This is a report from Enhanced Surveillance of Canadian Street Youth (E-SYS). E-SYS is a surveillance system that monitors rates of STIs, risk behaviours and health determinants in the Canadian street youth population. The data presented are from the 1999, 2001 and 2003 cycles of E-SYS data collection. It shows that street youth frequently engage in high-risk behaviours, such as unprotected sex with multiple partners or sex while under the influence of drugs and alcohol.

 

E-SYS Quick Facts: Who are Canada's street youth? A socio-demographic snapshot from E-SYS [fact sheet]
Public Health Agency of Canada, 2006

This fact sheet provides statistics on street youth in Canada, and emphasizes that street youth require both basic care and ongoing support to remove themselves from their current situation and to have a chance of fulfilling life goals. It argues that a comprehensive approach involving foster care agencies, social workers, homeless youth services, the juvenile justice system, integrating health programs and interventions, is needed to improve the quality of life of street youth in Canada.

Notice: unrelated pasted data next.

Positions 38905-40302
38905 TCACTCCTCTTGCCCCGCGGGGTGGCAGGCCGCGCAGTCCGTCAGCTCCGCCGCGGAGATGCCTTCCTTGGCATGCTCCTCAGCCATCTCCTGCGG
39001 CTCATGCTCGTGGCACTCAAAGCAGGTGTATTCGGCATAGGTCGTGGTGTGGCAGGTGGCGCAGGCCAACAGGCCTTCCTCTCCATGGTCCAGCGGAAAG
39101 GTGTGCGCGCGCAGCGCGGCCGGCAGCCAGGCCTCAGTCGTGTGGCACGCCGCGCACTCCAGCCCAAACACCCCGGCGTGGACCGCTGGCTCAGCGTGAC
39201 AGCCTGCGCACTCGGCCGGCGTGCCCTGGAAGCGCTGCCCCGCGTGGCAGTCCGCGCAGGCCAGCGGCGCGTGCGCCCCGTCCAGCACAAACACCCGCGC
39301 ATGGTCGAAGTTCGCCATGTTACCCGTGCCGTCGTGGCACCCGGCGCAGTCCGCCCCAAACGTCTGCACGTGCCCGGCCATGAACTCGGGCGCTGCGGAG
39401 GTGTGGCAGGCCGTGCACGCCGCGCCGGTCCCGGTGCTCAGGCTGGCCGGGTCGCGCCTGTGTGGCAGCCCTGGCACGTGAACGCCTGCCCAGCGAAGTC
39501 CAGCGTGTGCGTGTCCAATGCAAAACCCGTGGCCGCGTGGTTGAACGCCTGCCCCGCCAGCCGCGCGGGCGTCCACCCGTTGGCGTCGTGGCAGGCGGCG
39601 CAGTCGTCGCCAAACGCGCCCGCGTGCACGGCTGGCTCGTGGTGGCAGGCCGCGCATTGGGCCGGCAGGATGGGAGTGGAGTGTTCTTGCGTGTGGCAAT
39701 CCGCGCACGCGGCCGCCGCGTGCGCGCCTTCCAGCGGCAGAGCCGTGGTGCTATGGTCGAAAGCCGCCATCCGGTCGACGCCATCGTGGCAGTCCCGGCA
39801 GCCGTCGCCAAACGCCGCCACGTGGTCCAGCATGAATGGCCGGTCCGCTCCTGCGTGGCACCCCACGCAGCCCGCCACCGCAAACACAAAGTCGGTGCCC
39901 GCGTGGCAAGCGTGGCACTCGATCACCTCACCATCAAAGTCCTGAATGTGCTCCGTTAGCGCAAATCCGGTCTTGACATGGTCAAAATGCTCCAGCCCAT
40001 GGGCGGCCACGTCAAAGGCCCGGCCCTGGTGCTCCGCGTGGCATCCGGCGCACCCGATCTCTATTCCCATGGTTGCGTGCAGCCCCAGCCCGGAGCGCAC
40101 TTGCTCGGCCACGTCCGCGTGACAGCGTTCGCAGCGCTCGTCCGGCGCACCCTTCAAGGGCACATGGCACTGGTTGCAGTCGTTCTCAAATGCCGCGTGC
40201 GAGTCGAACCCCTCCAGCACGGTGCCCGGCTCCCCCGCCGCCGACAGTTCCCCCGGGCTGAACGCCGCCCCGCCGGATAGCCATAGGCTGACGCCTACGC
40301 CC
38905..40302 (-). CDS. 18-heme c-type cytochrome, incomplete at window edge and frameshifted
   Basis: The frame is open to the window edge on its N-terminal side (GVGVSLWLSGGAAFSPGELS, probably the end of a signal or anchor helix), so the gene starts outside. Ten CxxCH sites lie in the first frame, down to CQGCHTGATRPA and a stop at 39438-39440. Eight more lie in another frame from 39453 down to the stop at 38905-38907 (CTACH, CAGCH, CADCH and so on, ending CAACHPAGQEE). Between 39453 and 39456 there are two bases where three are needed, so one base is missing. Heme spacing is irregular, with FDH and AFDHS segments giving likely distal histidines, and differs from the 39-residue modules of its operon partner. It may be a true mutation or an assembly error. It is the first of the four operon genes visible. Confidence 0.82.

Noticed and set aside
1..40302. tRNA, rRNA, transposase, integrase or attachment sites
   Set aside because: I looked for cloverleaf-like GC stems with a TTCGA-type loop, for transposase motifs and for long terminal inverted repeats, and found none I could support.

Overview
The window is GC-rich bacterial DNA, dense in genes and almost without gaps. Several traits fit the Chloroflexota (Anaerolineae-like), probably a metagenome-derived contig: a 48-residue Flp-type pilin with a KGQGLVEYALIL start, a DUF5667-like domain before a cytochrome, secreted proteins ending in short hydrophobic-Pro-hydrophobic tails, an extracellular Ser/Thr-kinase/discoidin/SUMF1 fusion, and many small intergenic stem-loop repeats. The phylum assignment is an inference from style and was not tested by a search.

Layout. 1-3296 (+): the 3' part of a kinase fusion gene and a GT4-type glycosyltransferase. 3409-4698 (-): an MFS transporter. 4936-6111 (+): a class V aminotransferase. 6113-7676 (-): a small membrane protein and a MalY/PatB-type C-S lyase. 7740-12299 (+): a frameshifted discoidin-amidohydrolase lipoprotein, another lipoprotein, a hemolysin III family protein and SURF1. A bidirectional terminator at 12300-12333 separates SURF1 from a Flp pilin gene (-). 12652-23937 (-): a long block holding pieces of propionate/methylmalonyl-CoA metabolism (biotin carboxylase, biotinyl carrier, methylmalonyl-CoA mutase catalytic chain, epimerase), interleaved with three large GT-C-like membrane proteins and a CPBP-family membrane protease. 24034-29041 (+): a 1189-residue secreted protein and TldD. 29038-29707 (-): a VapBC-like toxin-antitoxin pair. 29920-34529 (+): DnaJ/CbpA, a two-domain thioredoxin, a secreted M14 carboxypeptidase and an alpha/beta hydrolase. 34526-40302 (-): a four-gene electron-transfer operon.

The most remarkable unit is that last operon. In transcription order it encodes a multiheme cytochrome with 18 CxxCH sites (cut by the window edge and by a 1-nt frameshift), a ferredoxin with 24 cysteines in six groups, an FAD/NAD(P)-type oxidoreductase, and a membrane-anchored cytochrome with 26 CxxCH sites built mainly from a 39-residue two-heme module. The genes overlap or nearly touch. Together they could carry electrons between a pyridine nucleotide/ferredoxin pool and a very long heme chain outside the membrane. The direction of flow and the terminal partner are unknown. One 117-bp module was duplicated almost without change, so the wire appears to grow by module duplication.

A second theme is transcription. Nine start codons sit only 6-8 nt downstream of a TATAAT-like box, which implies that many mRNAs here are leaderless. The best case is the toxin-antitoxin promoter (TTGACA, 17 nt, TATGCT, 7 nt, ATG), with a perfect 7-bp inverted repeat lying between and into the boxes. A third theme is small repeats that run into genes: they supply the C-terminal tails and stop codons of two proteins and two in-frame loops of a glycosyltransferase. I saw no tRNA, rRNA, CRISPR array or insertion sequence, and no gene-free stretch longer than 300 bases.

E-SYS Quick Facts: Filling in the gaps in our knowledge of youth health: enhanced surveillance of Canadian street youth [fact sheet]
Public Health Agency of Canada, 2006

This pamphlet describes the purpose and background of E-SYS. The program was developed to provide data on infection prevalence and risk behaviours in a hard-to-reach population not often represented in school-based or residence-based studies. It was a direct response to recommendations made at the 1997 national meeting of provincial and territorial STI directors.

 

More than Just Rolling Up Your Sleeve: An HIV Vaccine Preparedness Toolkit for Canadian Communities
CAS

"More than Just Rolling Up Your Sleeve" is based on research conducted among Canadian service providers and community members and has been developed for Canada’s African, Caribbean and Black populations; for people who use injection drugs; for young women between the ages of 18 and 29; for gay men and other men who have sex with men; and for people living with HIV/AIDS. The toolkits offer information on topics as varied as the basic science of vaccines and the immune system, to the action on HIV vaccine development that needs to be taken at the local, national and international levels throughout the clinical trial process.